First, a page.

But at this moment Amash has been very critical of President Trump. He's criticized him over say picking Brett Kavanaugh to fill Anthony Kennedy's seat. And he's even floated the idea about running for president in 2020 on the libertarian ticket.

But with respect to this particular thread, there are two possibilities at play. One, it could be that he is running for president. But the second one is that he could be signaling that if a House floor vote was brought up by House Speaker Nancy Pelosi to hold Attorney General William Barr in contempt --


HASHMI: -- that he would support it and this is probably the case that he is laying out in which he would support it.

BLACKWELL: All right. Let's talk about 2020 in just a moment. Julian, let me come to you.

I just read everything that Congressman Amash tweeted. What he did not write was that President Trump should be impeached. He lays out what the responsibility and role of Congress is but did not write that Congress should now begin impeachment proceedings. The significance of stopping short of that, from your perspective, and does he now have to make that clear?

JULIAN ZELIZER, CNN POLITICAL ANALYST: That is the most significant point and in some ways he sounds like the Democrats who have been saying the president engaged in impeachable behavior but, at the same time we are saying we are not moving forward with impeachment proceedings. And Amash's tweet which is very pointed, it's very direct but it stops short of calling for the process. So unless anyone calls for the process, this is a lot of rhetoric, it could be damaging to the president politically but we are not moving closer toward impeachment proceedings.

BLACKWELL: Siraj, you mentioned 2020 and Ronna McDaniel, the chair of the RNC, she tweeted out in response that Amash's conclusions are being fixated on Russian collusion or hoping -- or anybody tweeting this, they are fixating on Russian collusion or someone hoping to defeat him in 2020.


The president's job approval according to the latest FOX News poll is at 88 percent amongst Republicans. Is this something that he is really considering do we know? When he was on CNN a few months ago, he said that he had not ruled it out.

HASHMI: Well, I don't think he would be running as a Republican.


HASHMI: If anything, he would be running as a libertarian. In that case probably siphoning off of more of President Trump's support among (INAUDIBLE) never (ph)Trump Republicans and libertarians who are supporting Trump who may feel a bit disillusioned by his presidency over the last couple of years. In which case it was -- him in states like states like Michigan where Amash is from or in other rust belt states where he won in Pennsylvania and Wisconsin in 2016.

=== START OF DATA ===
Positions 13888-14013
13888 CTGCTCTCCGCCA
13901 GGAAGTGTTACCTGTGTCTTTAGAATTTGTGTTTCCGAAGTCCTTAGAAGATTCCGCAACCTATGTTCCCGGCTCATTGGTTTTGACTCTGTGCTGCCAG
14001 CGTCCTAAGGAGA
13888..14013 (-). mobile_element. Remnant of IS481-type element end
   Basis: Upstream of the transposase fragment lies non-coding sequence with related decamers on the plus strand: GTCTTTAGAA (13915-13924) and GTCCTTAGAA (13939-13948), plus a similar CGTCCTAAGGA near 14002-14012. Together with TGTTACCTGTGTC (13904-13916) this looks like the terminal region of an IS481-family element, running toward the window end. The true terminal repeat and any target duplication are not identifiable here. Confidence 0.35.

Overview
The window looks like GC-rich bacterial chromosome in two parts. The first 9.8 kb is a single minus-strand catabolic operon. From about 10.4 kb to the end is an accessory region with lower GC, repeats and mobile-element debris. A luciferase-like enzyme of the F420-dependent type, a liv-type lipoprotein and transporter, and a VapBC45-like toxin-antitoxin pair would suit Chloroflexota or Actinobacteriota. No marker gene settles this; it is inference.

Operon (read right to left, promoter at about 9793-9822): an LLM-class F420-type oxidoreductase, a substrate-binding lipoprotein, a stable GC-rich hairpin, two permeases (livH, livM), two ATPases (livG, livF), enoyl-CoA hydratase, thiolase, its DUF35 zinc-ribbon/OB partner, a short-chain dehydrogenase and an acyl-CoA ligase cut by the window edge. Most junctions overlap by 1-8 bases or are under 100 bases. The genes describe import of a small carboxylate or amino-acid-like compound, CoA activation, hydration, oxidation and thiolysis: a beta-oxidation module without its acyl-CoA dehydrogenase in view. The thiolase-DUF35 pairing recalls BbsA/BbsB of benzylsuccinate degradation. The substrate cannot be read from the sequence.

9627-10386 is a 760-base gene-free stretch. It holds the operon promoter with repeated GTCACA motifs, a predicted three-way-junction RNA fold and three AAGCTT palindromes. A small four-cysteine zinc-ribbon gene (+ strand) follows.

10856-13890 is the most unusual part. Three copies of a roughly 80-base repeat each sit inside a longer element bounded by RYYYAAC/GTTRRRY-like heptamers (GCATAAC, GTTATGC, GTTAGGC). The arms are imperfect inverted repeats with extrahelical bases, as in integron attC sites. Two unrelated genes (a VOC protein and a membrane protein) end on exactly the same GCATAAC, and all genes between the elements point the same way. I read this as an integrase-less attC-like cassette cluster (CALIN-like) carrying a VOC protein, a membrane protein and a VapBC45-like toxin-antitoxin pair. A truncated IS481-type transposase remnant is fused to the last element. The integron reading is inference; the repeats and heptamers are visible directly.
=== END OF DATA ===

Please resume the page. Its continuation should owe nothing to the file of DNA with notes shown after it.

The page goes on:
And so 2020 may be about helping Democrats more than helping President Trump, but at this moment, Amash is probably -- you know, he is one of those people who has been very principled and outspoken about President Trump. So there's certainly just a possibility that he is just speaking his mind and there's nothing more to it --


HASHMI: -- but, of course, this is Washington and this is just one of those things where -- is he running for president? We have no idea.

BLACKWELL: Yes. Well, he released it on Twitter so at some point he's going to have to come out and actually speak about his position here.

Julian, Amash also writes that he believes that the attorney general misled the public in a statement and congressional testimony, but here again he doesn't explicitly call for a consequence for the attorney general. Does this bolster the Democrats case that there should be one? Is there any influence, any residue that -- relevant to the Democrats' case?

ZELIZER: Well, it does. Sure. Anytime there's a Republican voice raising these kinds of concerns about the president, about the attorney general it helps to make the argument. This is not simply a partisan witch hunt as the president says. That you have conservatives whether it's Amash or George Conway who are openly talking about impeachable offenses but it doesn't change the basic dynamics.

The Republican leadership including Senator McConnell said case close and the Democratic leadership at this point is not really moving on the process. So it provides some cover for the argument about both individuals, the president and the A.G., but it leaves us exactly where we were two days ago.